The Huntington Bay village board is considering a proposal to start paying the mayor and other volunteer elected and appointed village officials—an idea that has churned up a big debate in the tiny municipality of 1,600 residents and beyond.

Huntington Bay Mayor Herb Morrow has been trying to make his job a salaried position for several years. He’s been proposing a bill that would provide compensation for him, the four village trustees, two commissioners and the five zoning board of appeals members. But critics question if the workload really justifies a salary for managing an annual budget of under $2 million.

“If this is accepted up there, it will spread like wildfire to all these other villages,” says Desmond Ryan, executive director of Association for a Better Long Island, who is worried about the impact on state pension, health benefits and Social Security if these unpaid officials start to get public salaries. “When you take into consideration that we already have more government on Long Island than the old Soviet Union, who needs more salaries? For a mayor of a small village to ask for a salary? If you want the money, go get a job…. Most people take it as a civic duty.”

Huntington Bays Deputy Mayor Dominic Spada, who is also the village’s police commissioner, said 21 of Suffolk County’s 33 villages pay their municipal officials and, on the state level, 87 percent of the villages responding to a survey conducted by the New York Conference of Mayors and Municipal Officials said they also pay their elected officials.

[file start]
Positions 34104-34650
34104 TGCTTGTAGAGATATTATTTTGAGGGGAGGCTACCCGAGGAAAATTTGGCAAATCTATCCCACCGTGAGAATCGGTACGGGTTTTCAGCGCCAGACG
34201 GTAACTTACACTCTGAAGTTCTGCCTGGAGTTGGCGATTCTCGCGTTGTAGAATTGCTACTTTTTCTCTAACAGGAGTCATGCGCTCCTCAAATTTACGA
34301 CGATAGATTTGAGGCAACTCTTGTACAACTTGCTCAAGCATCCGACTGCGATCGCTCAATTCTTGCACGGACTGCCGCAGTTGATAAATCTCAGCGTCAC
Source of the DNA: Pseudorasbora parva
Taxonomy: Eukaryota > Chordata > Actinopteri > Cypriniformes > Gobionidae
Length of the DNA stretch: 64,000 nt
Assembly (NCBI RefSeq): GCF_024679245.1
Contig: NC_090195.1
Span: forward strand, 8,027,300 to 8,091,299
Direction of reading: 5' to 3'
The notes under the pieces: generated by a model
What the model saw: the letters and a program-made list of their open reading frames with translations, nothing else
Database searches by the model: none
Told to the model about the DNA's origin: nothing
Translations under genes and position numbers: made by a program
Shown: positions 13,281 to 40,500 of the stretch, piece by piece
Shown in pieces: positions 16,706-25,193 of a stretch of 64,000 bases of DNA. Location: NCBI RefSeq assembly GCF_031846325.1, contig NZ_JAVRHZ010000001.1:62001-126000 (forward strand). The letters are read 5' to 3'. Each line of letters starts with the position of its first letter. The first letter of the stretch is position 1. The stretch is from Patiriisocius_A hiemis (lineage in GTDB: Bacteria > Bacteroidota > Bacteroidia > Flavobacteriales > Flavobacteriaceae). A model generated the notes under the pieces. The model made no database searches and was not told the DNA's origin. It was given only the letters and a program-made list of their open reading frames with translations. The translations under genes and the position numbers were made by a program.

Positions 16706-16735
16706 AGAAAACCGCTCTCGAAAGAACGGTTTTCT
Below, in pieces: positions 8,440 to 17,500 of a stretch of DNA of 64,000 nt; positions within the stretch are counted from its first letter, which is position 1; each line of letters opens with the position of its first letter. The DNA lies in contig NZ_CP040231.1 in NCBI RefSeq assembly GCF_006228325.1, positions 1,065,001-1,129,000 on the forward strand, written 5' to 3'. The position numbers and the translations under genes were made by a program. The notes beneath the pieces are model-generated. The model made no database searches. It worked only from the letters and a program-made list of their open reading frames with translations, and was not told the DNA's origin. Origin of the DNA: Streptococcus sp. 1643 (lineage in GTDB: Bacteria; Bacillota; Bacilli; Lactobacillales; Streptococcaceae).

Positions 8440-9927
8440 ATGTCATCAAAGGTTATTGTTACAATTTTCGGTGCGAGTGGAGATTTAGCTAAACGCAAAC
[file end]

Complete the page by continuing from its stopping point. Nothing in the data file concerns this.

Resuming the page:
“We’re the minority,” says Spada. “We’re not blazing any new trails here.”

Under the proposal, the mayor would get $18,000, the trustee-police commissioner $4,800, the trustee-road commissioner $4,800 and the trustee $2,400.

Mayor Morrow, who is a consultant for staffing and recruitment firms, has told reporters that doing his job is not charity or volunteer work. He and his municipal colleagues say that the executive, legislative, policy and fiduciary responsibilities have “increased significantly over the past several years” as the village operations have “become more complex.”

Morrow first joined the village board in 1993 as a trustee and was elected mayor a year later. Last June, he was elected to his 11th two-year term, reportedly with 65 percent of the vote. In his executive summary of the proposed budget, the mayor asserted that the village has kept the spending at the same level as 2009, and for the third year in a row it entails no village tax increases.

Spada is proud of that accomplishment.

“That wouldn’t happen if we didn’t put a lot of time, thought and execution into what we do,” says Spada, who’s been an elected official for four years. “So, this is a job and it really needs to be treated as such.”

For comparison, Northport Mayor George Doll, a retired bayman, is paid $7,500 annually, for a municipality with roughly 7,000 residents within its incorporated borders. Mayor Gary Vegliante of West Hampton Beach, which has 55 year-round residents, is paid $80,000 annually.

“I will tell you that mayors are the unsung heroes of Suffolk County,” says Paul Tonna, executive director of the Suffolk County Village Officials Association and a former Suffolk County presiding officer. He declined to take sides on the Huntington Bays vote. “There’s no Republican or Democratic way to deliver municipal services… The issue is home rule and self-determination.”

If the proposal passes, opponents would reportedly have to organize a petition drive within the village and acquire signatures from at least 20 percent of the eligible registered voters to trigger a referendum to overturn it.

The meeting is at 7:30 p.m. Monday at the Huntington Yacht Club, 95 East Shore Rd., Huntington Bay.

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